Gratitude is happiness doubled by wonder.
~ GK Chesterton

Monday, November 4, 2013

Soulless Food

One of the books I am reading right now is “The Dirty Life” by Kristin Kimball.  It chronicles the author's journey towards building a diversified farm that produces everything a person could need: beef, chicken, eggs, veg, fruit, wheat, etc. The story is also about the beginnings of Kimball’s relationship with her husband.  As well, she writes enticingly about food, right up the alley of a foodie like me.

Although I am only half finished with the book, I want to share something I read that was interesting and troubling at the same time. Cows.  And milk.  Kimball writes about the differences between farm fresh and commercial milk.  I am not personally familiar with the differences, but I have experience with other food/farm products, so I believe her.

My love affair with farm fresh began over a decade ago.  Thanks to a farming friend in North Dakota, I was able to experience farm fresh eggs.  For those who don’t know . . . you cannot know until you see, taste, and smell the difference.  Chickens that eat the things chickens are meant to eat (bugs and gravel, not soybean meal) produce such a superlatively superior egg to anything you’ll get in the grocery store.  Far, far better than the free range, organic eggs that come from the grocery store. These eggs are a different color: they are a vibrant, golden yellow.  These eggs are odorless; nothing “eggy” at all about them.  These eggs taste better than anything you will ever buy from the typical store.

During the summers, I am able to eat farm fresh beef and pork, purchased from my local farmers’ market.  Once again, this so far surpasses the most expensive, grass-fed, non-hormone, organic meats that comes from the grocery store.  No comparison.

I’ve strayed from my original thoughts.  Cows.  And milk.  From “The Dirty Life:”

“Another difference comes from the breed of the cow.  The milk you get at the store almost certainly came from a Holstein.  These are big cows, and in commercial dairies they are bred and fed to maximize production.  But as a general rule, as the volume of milk goes up, the amount of fat and solids in the milk goes down.  There’s an old farmer’s joke about the Jersey dairyman who keeps a Holstein in the barn in case the well runs dry, so he’ll have something with which to wash the dishes.  Jersey milk is richer by far than Holstein milk, with a higher fat content and also a higher percentage of milk solids. Moreover, because the Jersey cow does not completely metabolize the beta carotene in grass, the cream is tinted a pretty, warm, pale yellow.  When you make butter from such cream, especially in spring, the color becomes vibrant.”

Right.  Just like the eggs!  I want milk from a Jersey cow!

Kimball goes on to write about the importance of a cow’s diet in determining the taste and quality of the milk she produces.  Of course!  This was not something I fully appreciated until I spent a few years in England.  It was then that I learned that the reason Cornish clotted cream tastes the way it does is not only because of the type of cow, but also the special diet they are eating, as well as the fact that the grasses growing in Cornwall (and Devonshire) are a result of the microclimate that exists in that patch of the world . . . that cream can never be replicated by cows anywhere else. I rebel against the “homogenize-the-world mochaccino land!”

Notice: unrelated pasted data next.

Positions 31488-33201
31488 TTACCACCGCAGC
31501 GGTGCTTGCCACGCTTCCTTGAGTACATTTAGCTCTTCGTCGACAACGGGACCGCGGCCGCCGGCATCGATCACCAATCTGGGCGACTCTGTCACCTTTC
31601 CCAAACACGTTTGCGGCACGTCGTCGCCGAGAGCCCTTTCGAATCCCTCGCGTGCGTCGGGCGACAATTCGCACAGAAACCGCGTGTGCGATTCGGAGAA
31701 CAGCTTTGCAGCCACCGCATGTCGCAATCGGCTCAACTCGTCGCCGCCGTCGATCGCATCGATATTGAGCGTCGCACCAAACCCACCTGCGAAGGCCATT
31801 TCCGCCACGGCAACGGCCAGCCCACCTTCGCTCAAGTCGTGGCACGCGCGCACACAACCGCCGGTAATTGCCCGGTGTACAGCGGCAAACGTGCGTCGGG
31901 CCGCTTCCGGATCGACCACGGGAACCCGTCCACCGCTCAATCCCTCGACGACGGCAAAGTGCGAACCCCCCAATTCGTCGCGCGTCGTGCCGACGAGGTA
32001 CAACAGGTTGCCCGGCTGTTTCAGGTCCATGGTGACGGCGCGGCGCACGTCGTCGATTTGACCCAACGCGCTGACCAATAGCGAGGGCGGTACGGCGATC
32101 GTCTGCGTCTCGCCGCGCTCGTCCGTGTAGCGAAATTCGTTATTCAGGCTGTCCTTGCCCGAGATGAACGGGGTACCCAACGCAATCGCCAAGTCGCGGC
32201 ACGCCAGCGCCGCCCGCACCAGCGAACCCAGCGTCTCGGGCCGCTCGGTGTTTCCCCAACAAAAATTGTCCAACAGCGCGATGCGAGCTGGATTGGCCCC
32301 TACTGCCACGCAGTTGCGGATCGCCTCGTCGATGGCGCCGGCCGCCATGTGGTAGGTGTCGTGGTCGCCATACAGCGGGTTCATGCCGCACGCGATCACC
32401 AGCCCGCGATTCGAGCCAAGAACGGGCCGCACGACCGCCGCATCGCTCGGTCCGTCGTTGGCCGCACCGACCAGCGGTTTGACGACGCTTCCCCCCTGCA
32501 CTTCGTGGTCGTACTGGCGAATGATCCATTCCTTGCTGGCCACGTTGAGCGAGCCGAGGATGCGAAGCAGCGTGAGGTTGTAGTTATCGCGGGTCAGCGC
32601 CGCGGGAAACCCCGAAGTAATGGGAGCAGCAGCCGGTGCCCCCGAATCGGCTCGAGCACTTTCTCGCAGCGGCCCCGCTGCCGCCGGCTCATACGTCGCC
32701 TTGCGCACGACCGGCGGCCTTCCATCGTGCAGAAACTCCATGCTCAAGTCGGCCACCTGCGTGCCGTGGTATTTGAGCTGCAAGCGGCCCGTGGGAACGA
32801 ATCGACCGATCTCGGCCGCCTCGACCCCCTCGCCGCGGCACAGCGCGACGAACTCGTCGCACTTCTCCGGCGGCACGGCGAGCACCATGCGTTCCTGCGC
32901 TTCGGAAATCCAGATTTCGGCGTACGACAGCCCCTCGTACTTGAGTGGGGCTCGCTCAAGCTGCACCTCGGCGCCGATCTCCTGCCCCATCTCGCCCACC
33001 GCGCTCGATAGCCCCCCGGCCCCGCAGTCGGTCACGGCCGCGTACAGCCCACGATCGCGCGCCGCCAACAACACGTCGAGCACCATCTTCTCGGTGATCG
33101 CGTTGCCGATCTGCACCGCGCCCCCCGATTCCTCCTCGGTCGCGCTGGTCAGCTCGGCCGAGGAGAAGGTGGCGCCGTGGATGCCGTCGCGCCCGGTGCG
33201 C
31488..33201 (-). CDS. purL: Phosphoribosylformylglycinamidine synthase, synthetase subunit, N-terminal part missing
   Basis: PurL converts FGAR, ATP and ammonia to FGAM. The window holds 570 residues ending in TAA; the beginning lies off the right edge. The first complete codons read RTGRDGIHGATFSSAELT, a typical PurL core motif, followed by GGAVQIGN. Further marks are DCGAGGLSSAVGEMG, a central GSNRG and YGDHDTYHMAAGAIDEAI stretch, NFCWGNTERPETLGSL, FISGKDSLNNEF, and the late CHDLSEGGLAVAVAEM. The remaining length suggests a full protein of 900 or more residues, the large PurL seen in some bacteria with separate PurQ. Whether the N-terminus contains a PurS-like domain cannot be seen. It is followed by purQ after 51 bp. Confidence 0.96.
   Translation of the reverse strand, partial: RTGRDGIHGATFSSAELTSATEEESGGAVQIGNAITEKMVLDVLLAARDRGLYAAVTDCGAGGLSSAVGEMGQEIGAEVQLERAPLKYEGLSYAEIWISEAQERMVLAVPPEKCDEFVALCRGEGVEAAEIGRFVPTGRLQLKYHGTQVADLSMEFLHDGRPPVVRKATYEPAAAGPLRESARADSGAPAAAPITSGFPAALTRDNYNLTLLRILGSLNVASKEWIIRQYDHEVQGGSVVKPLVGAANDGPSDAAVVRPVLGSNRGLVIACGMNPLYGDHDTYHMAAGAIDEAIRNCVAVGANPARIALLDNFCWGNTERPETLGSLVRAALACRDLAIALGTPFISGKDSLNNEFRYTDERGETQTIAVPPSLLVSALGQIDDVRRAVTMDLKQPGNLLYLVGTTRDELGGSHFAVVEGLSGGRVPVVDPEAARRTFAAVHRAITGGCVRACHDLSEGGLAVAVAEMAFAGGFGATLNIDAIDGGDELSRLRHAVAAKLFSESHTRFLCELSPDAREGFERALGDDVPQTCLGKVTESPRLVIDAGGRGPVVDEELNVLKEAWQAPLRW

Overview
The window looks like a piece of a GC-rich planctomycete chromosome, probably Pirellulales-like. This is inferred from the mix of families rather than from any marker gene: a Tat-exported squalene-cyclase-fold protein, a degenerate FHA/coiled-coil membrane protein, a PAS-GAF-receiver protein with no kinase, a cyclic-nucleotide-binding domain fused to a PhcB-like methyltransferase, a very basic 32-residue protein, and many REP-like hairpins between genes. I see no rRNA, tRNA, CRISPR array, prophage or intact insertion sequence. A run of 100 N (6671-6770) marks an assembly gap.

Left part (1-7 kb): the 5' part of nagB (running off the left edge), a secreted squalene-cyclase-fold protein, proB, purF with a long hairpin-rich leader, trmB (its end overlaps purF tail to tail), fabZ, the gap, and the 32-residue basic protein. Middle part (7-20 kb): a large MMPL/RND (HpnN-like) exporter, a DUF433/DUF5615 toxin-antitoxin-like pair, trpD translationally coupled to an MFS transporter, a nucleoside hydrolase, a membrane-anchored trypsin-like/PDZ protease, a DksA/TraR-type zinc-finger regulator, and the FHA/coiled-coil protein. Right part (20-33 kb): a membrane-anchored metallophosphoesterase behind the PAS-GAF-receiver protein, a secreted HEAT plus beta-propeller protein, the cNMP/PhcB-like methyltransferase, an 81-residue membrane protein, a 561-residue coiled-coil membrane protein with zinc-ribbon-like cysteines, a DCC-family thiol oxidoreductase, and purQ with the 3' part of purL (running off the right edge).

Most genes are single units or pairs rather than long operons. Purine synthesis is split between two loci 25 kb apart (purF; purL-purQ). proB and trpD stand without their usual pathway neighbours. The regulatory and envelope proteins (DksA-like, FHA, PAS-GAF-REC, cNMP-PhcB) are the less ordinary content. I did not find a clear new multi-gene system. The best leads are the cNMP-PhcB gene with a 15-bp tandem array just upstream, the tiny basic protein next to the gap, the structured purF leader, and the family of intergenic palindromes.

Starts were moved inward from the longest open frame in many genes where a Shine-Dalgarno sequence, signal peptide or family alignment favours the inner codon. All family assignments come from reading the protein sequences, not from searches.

I love learning details like this. At the same time, I find it troubling.  I feel that our food has lost some of its “soul” with the way things are grown or raised nowadays. All right, a glass of milk will taste the same in Chicago as it does in Orlando as it does in Tempe as it does in  . . .  Sure, there’s comfort in that.  I guess that is why McDonald’s does so well. However, I will make the bold statement that I’d rather do without than settle for less.  I’d rather have a craving left unsatisfied for Cornish clotted cream than have the process standardized so that some version of it could be made with California, Wisconsin, or Vermont cows.

I know the difference between mashed potatoes made with skim milk versus mashed potatoes made with whole milk. I imagine there must be a similar difference when using milk and butter from a cow whose milk has a higher amount of fat and solids than the stuff we get at the store. The foodie in me cares about this.

Certainly, I am troubled that cow's feed is engineered towards the quantity of milk produced, at the expense of quality of milk: what the cows eat impacts us! My concern about this stems from the seemingly universal increase in food sensitivities and allergies. We struggle with those in this family.  But this post is going on longer than I’d intended, so I will address food quality and safety issues another day!

PS: I have no idea what kind of cows these are. Yes, I took the photo.  But I'm clueless. I know they are not Holsteins!

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